House of Lords marks first live use of sign language interpretation

Peers also heard the Government has started drawing up plans for a GCSE in the language, with more likely to be revealed later this year.

25 March 2022

The House of Lords has seen the first live use of British Sign Language interpretation as peers backed a Bill giving the language legal recognition across Britain.

Lord McFall of Alcluith, the Speaker in the House of Lords, marked this moment for BSL interpretation in the upper chamber, and also used the BSL sign for ‘thank you’ in the chamber.

Peers also heard that the Government has started drawing up plans for a GCSE in the language, with more likely to be revealed about the proposals later this year.

Before peers started the second reading debate of the British Sign Language Bill, which would give BSL legal recognition in England, Wales and Scotland, Lord McFall said: “I would like to point out that a British Sign Language interpretation of proceedings is available to watch on parliamentlive.tv.

“I am delighted to mark this first occasion of the live use of BSL interpretation in the House of Lords.”

As he ended his remarks, Lord McFall made the BSL sign for ‘thank you’.

Strictly Come Dancing 2021
Crossbench peer Baroness Grey-Thompson said Rose Ayling-Ellis, seen here winning Strictly Come Dancing 2021 with Giovanni Pernice, was’amazing’ (BBC/PA)

Conservative peer Lord Holmes of Richmond, who is sponsoring the Bill, opened the debate by saying: “The purpose of the Bill, in many ways, incredibly straightforward. Simply this: to include BSL signers.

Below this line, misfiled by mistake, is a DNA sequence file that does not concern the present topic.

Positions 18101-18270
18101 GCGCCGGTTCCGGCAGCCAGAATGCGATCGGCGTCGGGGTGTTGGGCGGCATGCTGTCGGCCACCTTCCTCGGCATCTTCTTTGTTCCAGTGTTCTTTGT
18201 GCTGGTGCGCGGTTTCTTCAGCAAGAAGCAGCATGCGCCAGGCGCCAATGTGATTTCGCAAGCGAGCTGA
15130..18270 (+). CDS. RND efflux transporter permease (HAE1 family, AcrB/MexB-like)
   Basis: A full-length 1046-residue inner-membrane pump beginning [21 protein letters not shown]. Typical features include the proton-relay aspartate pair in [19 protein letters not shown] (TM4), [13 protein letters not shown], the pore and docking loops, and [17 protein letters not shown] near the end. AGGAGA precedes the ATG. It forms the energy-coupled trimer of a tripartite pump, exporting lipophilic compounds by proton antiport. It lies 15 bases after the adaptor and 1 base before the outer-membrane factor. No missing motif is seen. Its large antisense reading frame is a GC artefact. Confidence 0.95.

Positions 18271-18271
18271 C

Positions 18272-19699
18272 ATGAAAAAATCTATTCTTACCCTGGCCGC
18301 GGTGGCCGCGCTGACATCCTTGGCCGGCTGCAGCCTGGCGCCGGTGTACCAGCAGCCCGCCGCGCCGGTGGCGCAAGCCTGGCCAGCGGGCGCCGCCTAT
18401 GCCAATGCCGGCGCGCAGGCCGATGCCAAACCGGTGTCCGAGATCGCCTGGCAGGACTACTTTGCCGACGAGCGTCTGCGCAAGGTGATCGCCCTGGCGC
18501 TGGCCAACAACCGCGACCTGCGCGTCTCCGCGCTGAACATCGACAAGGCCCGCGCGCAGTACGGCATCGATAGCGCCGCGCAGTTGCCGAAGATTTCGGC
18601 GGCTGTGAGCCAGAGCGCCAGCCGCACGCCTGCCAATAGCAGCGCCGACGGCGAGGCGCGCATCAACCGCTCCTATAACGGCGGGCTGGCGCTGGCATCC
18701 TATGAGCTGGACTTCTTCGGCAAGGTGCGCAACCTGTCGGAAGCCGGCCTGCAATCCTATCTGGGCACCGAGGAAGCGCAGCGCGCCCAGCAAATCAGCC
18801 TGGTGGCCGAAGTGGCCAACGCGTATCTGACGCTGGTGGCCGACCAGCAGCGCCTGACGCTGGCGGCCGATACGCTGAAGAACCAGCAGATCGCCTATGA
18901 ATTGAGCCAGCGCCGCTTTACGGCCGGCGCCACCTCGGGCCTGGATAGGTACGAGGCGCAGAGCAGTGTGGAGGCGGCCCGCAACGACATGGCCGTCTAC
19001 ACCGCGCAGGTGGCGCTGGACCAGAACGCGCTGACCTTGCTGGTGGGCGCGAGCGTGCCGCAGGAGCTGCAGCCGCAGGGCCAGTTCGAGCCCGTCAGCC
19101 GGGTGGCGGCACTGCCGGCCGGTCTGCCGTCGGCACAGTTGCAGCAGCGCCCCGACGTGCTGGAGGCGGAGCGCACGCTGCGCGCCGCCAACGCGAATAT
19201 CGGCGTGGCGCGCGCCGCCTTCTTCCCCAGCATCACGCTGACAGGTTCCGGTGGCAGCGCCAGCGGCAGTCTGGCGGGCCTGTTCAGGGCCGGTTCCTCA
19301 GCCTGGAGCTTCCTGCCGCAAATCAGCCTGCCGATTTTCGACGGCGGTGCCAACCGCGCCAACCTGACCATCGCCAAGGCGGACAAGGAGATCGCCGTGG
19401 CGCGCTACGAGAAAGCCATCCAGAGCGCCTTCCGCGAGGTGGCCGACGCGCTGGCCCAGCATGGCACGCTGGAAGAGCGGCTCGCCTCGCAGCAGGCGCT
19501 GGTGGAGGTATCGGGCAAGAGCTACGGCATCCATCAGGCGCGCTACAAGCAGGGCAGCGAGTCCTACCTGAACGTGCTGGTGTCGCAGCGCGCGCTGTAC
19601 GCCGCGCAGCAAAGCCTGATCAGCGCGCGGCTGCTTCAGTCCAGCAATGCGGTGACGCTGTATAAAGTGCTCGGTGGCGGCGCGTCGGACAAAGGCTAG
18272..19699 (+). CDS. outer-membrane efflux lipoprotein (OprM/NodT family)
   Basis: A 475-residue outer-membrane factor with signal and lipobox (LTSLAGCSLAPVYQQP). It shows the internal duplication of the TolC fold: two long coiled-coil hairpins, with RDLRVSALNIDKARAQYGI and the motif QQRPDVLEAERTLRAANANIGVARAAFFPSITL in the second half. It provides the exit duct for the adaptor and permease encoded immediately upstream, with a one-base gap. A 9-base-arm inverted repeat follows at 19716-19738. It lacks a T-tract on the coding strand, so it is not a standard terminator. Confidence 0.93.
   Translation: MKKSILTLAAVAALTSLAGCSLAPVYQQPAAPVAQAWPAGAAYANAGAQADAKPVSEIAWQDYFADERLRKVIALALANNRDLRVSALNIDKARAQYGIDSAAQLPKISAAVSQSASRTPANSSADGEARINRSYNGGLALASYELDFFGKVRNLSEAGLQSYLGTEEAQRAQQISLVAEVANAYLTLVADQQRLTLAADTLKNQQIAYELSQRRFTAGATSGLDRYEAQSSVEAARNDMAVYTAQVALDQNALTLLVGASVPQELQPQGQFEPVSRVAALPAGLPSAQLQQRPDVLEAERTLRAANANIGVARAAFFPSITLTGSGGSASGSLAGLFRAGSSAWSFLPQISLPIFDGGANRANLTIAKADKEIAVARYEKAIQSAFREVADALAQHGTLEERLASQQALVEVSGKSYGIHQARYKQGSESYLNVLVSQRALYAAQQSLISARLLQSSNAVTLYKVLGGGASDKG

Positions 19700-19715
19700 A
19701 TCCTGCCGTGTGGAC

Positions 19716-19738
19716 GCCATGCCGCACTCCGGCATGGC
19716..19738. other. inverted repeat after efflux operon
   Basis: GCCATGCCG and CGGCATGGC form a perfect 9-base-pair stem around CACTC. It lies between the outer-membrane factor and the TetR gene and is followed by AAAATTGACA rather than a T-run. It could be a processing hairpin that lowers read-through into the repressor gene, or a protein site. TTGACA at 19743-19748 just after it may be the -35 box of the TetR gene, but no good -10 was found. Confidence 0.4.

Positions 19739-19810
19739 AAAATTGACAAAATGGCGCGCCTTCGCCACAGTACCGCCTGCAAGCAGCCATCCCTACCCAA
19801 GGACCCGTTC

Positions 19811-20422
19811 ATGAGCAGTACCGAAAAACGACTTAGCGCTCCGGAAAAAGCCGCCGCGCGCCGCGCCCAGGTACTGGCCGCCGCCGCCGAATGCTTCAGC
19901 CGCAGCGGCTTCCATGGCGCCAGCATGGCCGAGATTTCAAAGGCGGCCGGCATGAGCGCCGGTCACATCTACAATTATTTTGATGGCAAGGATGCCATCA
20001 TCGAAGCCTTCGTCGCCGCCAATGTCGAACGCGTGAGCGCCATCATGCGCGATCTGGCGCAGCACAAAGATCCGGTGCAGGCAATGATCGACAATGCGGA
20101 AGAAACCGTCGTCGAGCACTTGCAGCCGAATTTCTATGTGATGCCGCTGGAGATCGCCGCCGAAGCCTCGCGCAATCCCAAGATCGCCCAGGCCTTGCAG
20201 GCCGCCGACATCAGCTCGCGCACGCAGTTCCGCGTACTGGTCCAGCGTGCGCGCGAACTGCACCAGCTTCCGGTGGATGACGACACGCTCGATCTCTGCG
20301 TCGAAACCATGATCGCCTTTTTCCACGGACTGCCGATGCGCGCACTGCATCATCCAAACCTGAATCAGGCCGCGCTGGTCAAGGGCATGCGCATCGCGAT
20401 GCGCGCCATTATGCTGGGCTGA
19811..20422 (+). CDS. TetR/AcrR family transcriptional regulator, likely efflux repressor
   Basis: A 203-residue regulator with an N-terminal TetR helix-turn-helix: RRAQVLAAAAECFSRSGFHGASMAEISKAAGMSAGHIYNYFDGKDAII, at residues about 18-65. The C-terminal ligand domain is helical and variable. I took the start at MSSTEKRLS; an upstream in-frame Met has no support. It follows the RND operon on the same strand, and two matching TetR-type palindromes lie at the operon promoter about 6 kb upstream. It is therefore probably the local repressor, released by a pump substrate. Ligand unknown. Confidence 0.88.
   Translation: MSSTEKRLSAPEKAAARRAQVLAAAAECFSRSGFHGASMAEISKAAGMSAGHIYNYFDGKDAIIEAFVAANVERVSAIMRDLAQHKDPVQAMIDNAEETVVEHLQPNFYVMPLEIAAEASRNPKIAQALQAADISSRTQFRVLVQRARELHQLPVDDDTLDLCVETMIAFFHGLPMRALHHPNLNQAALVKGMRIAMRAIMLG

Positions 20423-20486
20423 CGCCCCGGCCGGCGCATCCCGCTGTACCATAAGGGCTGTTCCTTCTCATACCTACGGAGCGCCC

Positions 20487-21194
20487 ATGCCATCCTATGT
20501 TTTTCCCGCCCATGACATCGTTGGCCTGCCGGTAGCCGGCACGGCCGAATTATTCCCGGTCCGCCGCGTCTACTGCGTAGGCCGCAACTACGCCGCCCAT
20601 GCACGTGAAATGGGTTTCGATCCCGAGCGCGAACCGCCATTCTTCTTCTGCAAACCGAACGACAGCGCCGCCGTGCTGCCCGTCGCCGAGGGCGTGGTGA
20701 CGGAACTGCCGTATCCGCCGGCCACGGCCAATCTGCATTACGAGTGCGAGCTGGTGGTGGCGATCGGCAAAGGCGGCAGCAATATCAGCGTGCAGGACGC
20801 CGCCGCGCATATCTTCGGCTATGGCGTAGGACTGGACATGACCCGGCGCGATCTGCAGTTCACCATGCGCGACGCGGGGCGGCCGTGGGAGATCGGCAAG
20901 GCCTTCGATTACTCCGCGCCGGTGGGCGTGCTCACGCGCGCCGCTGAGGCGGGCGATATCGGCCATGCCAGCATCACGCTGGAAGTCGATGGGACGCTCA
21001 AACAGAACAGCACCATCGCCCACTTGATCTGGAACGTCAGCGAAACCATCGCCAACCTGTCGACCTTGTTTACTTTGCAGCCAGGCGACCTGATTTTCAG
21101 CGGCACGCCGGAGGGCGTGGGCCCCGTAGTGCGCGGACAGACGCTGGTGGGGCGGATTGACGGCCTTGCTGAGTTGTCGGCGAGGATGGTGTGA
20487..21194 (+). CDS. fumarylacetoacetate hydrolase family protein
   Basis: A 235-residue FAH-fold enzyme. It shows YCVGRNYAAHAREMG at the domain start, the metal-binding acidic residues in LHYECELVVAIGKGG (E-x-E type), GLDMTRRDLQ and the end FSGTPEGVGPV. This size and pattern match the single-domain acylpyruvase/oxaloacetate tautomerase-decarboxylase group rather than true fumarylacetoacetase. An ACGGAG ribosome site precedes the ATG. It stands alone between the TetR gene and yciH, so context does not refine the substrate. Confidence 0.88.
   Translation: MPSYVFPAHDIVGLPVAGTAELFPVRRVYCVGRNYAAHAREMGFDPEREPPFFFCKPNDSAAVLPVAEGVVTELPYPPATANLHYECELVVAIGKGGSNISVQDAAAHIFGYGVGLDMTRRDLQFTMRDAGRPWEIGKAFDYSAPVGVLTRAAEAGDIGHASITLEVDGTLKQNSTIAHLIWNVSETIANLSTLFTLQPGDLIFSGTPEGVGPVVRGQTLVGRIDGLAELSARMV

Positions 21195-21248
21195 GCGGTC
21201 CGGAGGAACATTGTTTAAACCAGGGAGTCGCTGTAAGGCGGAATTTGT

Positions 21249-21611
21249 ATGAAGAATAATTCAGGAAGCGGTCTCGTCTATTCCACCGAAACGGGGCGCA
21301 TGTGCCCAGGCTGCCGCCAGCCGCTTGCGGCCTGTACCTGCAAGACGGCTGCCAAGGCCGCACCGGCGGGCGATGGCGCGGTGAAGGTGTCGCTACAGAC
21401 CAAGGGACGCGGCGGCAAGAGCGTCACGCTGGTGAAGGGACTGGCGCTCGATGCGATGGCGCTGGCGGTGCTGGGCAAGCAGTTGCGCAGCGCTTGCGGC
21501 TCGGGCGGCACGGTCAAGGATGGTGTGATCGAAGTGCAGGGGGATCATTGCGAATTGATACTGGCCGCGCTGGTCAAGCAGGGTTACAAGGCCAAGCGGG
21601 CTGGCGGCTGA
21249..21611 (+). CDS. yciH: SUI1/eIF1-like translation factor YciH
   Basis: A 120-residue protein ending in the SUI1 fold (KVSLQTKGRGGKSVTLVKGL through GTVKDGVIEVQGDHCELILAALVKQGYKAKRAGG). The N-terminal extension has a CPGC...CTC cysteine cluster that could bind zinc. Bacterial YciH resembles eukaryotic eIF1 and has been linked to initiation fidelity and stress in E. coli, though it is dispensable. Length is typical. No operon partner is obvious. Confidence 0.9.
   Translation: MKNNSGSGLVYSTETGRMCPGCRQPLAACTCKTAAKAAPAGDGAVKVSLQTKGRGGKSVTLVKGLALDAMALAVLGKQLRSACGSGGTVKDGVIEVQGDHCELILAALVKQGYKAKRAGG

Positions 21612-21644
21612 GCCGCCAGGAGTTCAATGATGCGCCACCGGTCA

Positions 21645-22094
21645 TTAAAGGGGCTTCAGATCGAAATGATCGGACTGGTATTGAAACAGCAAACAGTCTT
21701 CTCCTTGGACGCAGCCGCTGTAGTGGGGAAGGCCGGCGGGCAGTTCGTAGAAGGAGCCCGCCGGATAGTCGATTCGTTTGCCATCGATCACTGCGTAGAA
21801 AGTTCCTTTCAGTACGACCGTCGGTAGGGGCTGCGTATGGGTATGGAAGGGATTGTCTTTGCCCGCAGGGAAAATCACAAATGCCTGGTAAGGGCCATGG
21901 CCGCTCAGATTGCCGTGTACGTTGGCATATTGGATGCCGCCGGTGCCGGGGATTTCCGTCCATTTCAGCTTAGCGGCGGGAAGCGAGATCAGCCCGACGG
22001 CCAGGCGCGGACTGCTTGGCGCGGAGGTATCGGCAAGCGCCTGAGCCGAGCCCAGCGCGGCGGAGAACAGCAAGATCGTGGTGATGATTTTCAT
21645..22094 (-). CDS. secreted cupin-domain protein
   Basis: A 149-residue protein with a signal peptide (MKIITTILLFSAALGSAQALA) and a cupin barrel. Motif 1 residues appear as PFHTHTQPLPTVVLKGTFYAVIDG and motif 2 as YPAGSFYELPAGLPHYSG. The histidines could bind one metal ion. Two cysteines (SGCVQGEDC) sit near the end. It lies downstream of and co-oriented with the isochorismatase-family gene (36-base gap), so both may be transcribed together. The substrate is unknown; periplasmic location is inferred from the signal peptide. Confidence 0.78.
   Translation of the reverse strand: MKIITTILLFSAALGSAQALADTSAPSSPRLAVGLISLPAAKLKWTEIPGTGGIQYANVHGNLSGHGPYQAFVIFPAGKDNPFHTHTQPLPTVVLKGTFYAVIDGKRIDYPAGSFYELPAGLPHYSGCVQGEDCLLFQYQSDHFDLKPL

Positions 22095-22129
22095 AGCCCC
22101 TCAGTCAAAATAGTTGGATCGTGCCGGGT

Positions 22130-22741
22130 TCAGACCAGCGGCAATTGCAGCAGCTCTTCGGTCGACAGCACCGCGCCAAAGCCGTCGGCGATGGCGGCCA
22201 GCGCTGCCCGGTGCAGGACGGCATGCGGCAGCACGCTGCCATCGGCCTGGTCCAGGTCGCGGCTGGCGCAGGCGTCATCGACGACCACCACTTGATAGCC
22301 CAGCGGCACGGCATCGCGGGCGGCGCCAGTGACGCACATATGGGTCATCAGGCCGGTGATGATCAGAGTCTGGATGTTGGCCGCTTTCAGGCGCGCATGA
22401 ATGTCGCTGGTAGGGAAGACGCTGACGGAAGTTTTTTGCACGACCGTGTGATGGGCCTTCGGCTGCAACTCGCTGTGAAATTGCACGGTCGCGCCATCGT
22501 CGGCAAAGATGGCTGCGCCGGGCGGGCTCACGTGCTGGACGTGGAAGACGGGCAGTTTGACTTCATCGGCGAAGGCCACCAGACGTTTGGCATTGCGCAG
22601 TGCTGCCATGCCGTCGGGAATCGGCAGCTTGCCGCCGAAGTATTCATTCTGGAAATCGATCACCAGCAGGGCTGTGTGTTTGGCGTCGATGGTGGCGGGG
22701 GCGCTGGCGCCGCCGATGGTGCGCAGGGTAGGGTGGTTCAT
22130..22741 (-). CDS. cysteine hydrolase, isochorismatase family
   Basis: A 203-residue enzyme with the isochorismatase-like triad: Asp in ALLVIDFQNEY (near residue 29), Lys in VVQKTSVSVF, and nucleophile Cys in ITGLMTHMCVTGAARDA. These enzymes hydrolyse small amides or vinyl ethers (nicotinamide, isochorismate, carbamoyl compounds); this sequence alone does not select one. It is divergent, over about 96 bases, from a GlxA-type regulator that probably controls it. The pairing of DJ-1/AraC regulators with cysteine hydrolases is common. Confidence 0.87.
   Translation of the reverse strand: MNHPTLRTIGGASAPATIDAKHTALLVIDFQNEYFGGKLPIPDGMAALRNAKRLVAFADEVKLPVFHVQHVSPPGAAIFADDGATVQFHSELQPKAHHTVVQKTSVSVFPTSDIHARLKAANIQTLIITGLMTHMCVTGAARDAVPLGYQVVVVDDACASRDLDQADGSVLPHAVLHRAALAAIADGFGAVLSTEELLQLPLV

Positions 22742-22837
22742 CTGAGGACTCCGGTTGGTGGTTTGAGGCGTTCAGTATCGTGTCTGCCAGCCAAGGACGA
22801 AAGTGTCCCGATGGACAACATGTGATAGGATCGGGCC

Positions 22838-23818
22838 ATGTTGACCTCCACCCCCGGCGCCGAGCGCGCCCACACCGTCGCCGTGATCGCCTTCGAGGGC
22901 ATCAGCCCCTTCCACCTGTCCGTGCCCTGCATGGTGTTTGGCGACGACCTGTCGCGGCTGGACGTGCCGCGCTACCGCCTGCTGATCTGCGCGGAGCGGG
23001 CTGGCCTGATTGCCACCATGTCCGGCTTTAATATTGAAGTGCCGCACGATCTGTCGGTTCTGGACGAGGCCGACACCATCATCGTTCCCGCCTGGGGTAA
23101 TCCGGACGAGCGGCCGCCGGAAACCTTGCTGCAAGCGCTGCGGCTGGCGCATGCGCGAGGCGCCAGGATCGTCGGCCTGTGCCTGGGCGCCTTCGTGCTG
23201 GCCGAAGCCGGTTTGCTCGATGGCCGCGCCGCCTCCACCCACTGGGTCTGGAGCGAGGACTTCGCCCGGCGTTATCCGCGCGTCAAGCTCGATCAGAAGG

“One example to make the point: imagine you are a BSL signer and you go to a hospital or a GP appointment. The news might not be good, it may be, but whether good or bad, it’s certainly personal.

“Perhaps some of the most personal interaction you may have with the state. In no circumstances it seems wholly appropriate that a BSL signer should not have to rely on a spouse, a parent, a child, a sibling to enable that encounter to be accessible and inclusive.”

He added: “In the British Sign Language private members’ bill, the honourable lady Rosie Cooper (the Labour MP for West Lancashire) has given us a barrel of a Bill. A barrel of a Bill from which can flow forth the finest brew of all: inclusion.”

Crossbench peer Baroness Grey-Thompson described the live interpretation of the Lords debate as “truly a landmark moment”.

Lady Grey-Thompson also paid tribute to Strictly Come Dancing for its part in raising awareness about BSL, adding: “What we have seen in recent months is the power of television. The power of Strictly to educate is possibly more than we ever thought it might be.

“Rose Ayling-Ellis was amazing, and it is wonderful to hear about the increase in people wanting to learn sign language.

“Over the years I have heard many times about teaching BSL in schools or even having a GCSE. That would show true commitment.”

Liberal Democrat Baroness Thomas of Winchester urged the Government to reveal how advanced plans for the qualification were.

Work and Pensions minister Baroness Stedman-Scott said: “The Government is committed to supporting all people with a disability including deaf people to lead fulfilled, independent lives.

“For deaf people this must include the ability to communicate with others through BSL or other forms of deaf communication.

“BSL is a rich vibrant language in its own right that helps to build a sense of community for many deaf BSL signers.”

On the GCSE, she added: “I can confirm that DfE (the Department for Education) is working closely with subject experts to develop draft subject content for a BSL GSCE.

“The DfE is also working with Ofqual to ensure the subject content can be assessed appropriately and the department is aiming to consult publicly on the draft subject content later in 2022.”

Peers will give further consideration to the Private Members Bill before it returns to the House of Commons.

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